“F— that!” she roared. “I’m a spinster at 61-years-old, how much longer am I going to live?! The nerve!”

“People make the mistake of saying I love animals,” she continued. But, she she said it’s not love.

“I believe everyone should be looked after,” Lillis said. “You have to be part of this world you’re hanging out in. I pick up everything. I pick up people, I pick up animals, I pick up garbage… If you see something that has to be done, it’s your civic duty to do it. It’s just your civic duty.”

Pet Abandonment on the Rise

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As the stock market climbs up and back down again, some in the Town of Southampton are concerned with what is happening to our four-legged friends – those that are unable to take care of themselves.
Last week at a Southampton Town Board meeting, people who care for cats and dogs within the town, worried that as the unemployment rates go up – so do the number of animals finding their way to the town’s shelter. When the town announced its finalized budget for 2009 – the Town of Southampton Animal Shelter learned that three positions at the shelter will not be filled for next year. Those included a veterinary technician position and two kennel attendants.
Controversy arose over the elimination of the veterinary technician position from next year’s budget. Members of the shelter and the Animal Rescue Fund of the Hamptons (ARF) came to the meeting to speak on behalf of the position.
Although ARF is a privately funded organization, executive director Sara Davison was the first to speak during the public portion of last Tuesday’s meeting about the elimination of the position.
“I would like to question such radical changes in staffing after one year of data,” Davison told the board.
Southampton Town Councilwoman Anna Throne-Holst, the board’s liaison for the animal shelter, said on Tuesday that she will be meeting with representatives of the shelter about the eliminated positions and to consider new revenue sources for the facility, including possibly doggie daycare or grooming at the Hampton Bays location.
In an interview on Monday, Davison added that she is also disappointed to learn that the Town of Southampton will not be providing her Wainscott facility with a $10,000 grant to help pay for food and care for animals there as it has done in the past. Davison said the grant amount represents one quarter of the cost to run the Operation Cat Program in Southampton. That program has helped to capture, spay and neuter 10,000 feral cats in its 10 years of existence.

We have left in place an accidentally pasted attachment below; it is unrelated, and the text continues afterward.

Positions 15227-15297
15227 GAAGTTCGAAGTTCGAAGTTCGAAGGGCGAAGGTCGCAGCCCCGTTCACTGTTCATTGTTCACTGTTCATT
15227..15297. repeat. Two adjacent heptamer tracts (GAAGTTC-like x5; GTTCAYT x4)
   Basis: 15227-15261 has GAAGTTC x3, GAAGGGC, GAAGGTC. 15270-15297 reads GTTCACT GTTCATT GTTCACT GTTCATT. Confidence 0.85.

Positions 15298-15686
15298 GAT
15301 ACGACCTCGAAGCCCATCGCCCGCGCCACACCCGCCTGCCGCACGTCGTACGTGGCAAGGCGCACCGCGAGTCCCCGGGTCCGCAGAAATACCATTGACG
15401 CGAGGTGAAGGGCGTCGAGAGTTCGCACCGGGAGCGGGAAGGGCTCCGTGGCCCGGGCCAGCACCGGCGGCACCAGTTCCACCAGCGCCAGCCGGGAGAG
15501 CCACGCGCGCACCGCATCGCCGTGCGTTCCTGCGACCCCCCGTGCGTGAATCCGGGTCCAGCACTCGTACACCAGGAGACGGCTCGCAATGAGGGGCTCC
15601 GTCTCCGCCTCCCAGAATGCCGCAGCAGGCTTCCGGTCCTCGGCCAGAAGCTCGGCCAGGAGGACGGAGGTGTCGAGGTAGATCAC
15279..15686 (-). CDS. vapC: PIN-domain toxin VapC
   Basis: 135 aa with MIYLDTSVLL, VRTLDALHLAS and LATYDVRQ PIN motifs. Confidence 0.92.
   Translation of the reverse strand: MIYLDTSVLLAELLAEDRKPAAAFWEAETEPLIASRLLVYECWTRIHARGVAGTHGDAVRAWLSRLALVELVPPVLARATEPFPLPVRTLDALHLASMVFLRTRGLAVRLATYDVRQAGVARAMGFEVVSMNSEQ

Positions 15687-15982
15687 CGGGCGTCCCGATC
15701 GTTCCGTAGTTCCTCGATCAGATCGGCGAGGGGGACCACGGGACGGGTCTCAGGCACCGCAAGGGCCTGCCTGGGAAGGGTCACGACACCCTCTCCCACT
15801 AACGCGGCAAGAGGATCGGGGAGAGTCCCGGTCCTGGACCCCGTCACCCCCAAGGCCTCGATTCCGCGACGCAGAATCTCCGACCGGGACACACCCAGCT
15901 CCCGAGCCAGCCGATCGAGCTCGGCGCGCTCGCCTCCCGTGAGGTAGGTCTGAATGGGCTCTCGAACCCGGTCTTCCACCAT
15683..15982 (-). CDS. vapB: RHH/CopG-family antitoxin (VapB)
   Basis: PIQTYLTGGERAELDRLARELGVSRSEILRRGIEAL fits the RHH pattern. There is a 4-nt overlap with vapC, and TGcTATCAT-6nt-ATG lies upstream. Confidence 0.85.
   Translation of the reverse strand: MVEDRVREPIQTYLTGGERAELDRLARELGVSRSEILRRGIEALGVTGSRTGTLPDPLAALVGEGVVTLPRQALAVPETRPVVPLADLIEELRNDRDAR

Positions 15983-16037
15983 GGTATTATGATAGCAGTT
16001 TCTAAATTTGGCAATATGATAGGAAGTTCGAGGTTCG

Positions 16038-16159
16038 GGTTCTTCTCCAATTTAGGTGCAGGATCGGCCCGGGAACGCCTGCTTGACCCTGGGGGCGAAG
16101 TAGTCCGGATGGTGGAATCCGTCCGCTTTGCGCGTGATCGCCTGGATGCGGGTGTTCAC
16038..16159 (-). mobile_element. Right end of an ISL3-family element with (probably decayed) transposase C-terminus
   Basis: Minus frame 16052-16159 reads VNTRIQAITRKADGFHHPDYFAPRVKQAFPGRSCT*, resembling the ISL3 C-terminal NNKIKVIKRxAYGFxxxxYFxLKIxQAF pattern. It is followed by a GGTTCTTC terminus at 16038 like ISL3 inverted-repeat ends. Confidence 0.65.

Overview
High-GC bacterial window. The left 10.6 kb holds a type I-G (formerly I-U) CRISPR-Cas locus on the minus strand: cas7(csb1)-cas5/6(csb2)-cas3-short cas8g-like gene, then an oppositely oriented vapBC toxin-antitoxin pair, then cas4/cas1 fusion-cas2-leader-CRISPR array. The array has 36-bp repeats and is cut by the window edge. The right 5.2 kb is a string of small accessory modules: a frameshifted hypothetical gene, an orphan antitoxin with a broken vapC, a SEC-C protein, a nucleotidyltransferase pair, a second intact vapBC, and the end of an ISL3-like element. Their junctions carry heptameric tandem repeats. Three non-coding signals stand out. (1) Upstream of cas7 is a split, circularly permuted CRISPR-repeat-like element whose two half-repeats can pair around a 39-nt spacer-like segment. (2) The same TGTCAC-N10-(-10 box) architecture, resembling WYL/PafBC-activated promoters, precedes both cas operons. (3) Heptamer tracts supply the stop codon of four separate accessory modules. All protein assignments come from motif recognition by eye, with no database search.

Zoe Kamitses, an ARF board member, said that ARF spends almost $40,000 a year on Southampton Town animal control and even with the $10,000 ARF received in the past, “it is hardly a break-even situation.”
“This is the year people should give — whether it’s money or just their time,” Kamitses said on Tuesday. “This is the year we will have a hard time making it.”
Kamitses said that both ARF and the town shelter rely heavily on volunteers and added she understands now that many people are losing their jobs and cannot afford to give, but she hopes more volunteers will come forward to donate their time.


Davison agrees that now is a difficult time for people to give and believes that with the increase in unemployment, more animals will end up in shelters.
“It’s definitely a cause for concern,” Davison said, “It’s been building for some time, and with the extreme downturn of the economy in October, there is a little bit of a lag with the increase of pet abandonment.”
Davison said the total number of adoptions at ARF through the end of November is 650 and the total adoptions for the entire year in 2007 was 579.
“I have already received a lot of calls about people who are not going to be able to keep their dogs,” said Davison who added that it’s usually not a decision that people take lightly. “I’m afraid it’s only going to increase.”
Davison explained that one reason people give up their animals is because they can no longer afford to take care of them. The second reason, she says, is that people have to relocate in search of work or more affordable places to live.
“In this area, even the middle class is feeling the pressure,” she said, adding that those in winter rentals are looking to move into a different house come summer and may not be able to keep their pets because of a landlord.
“This is not conducive to pet ownership,” she said.
Davison said that although the problem exists nation wide, with tens of millions of animals euthanized each year, the northeast has witnessed a decrease in those numbers.
But now, according to Kamitses without the funds to pay for spaying and neutering those numbers may go back up again.
“We barely see a [stray] kitten now in Montauk or Southampton,” she said citing the success of the Operation Cat Program, which relies on private donations as well as grants from both East Hampton and Southampton. In East Hampton, ARF’s $7,500 grant has also been eliminated from the 2009 budget.
Kamitses said that if spaying or neutering of stray cats stops, it will be detrimental to the community.
“A pet provides wonderful love to a home,” Davison said, “Anyone thinking about coming to the shelter now, so they have a pet as a companion during these difficult times should come.”
On Monday, Davison explained that a litter of pit bull puppies came to the shelter –there is still one brindle puppy left, looking for a loving home.
She added that for those who can’t afford a pet or afford to give a monetary donation can still help simply by visiting the adoption center to take dogs for walks or sit and pet the dogs and cats at the facility. ARF will also accept food, blankets, newspapers, towels or any other household items for the animals. Davison said she would also like to invite volunteers to come in to help with grooming, bathing or other tasks that could help with the upkeep of the animals.
“Donations don’t have to be monetary,” said Davison who added that money still is important for ARF. “We can’t stop medicating animals now, just because we are in a recession.”